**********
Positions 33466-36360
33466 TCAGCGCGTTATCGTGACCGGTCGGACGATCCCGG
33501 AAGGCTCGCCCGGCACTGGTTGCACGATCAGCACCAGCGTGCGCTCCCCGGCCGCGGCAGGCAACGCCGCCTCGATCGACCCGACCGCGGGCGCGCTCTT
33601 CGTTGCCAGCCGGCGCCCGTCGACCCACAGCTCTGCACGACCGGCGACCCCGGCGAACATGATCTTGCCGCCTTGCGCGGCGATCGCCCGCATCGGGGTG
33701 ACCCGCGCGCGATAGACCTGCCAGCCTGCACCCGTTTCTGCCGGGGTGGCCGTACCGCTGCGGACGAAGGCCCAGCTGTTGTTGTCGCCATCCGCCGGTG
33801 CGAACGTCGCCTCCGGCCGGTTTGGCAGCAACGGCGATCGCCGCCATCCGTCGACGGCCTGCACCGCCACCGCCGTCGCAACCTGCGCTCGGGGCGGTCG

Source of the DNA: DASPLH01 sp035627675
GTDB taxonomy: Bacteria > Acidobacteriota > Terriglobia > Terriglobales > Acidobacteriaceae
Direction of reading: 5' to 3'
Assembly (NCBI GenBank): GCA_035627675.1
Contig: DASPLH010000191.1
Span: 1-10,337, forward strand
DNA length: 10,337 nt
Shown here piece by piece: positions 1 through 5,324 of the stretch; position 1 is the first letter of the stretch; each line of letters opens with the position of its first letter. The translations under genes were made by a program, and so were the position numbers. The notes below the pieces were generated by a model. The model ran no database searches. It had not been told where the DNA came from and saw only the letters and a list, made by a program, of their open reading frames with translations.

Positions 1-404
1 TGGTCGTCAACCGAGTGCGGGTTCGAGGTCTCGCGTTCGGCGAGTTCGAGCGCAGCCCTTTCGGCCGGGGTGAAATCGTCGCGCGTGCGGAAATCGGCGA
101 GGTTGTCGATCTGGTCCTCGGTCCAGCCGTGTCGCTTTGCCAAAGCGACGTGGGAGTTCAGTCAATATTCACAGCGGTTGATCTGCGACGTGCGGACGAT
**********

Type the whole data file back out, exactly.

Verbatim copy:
Positions 33466-36360
33466 TCAGCGCGTTATCGTGACCGGTCGGACGATCCCGG
33501 AAGGCTCGCCCGGCACTGGTTGCACGATCAGCACCAGCGTGCGCTCCCCGGCCGCGGCAGGCAACGCCGCCTCGATCGACCCGACCGCGGGCGCGCTCTT
33601 CGTTGCCAGCCGGCGCCCGTCGACCCACAGCTCTGCACGACCGGCGACCCCGGCGAACATGATCTTGCCGCCTTGCGCGGCGATCGCCCGCATCGGGGTG
33701 ACCCGCGCGCGATAGACCTGCCAGCCTGCACCCGTTTCTGCCGGGGTGGCCGTACCGCTGCGGACGAAGGCCCAGCTGTTGTTGTCGCCATCCGCCGGTG
33801 CGAACGTCGCCTCCGGCCGGTTTGGCAGCAACGGCGATCGCCGCCATCCGTCGACGGCCTGCACCGCCACCGCCGTCGCAACCTGCGCTCGGGGCGGTCG

Source of the DNA: DASPLH01 sp035627675
GTDB taxonomy: Bacteria > Acidobacteriota > Terriglobia > Terriglobales > Acidobacteriaceae
Direction of reading: 5' to 3'
Assembly (NCBI GenBank): GCA_035627675.1
Contig: DASPLH010000191.1
Span: 1-10,337, forward strand
DNA length: 10,337 nt
Shown here piece by piece: positions 1 through 5,324 of the stretch; position 1 is the first letter of the stretch; each line of letters opens with the position of its first letter. The translations under genes were made by a program, and so were the position numbers. The notes below the pieces were generated by a model. The model ran no database searches. It had not been told where the DNA came from and saw only the letters and a list, made by a program, of their open reading frames with translations.

Positions 1-404
1 TGGTCGTCAACCGAGTGCGGGTTCGAGGTCTCGCGTTCGGCGAGTTCGAGCGCAGCCCTTTCGGCCGGGGTGAAATCGTCGCGCGTGCGGAAATCGGCGA
101 GGTTGTCGATCTGGTCCTCGGTCCAGCCGTGTCGCTTTGCCAAAGCGACGTGGGAGTTCAGTCAATATTCACAGCGGTTGATCTGCGACGTGCGGACGAT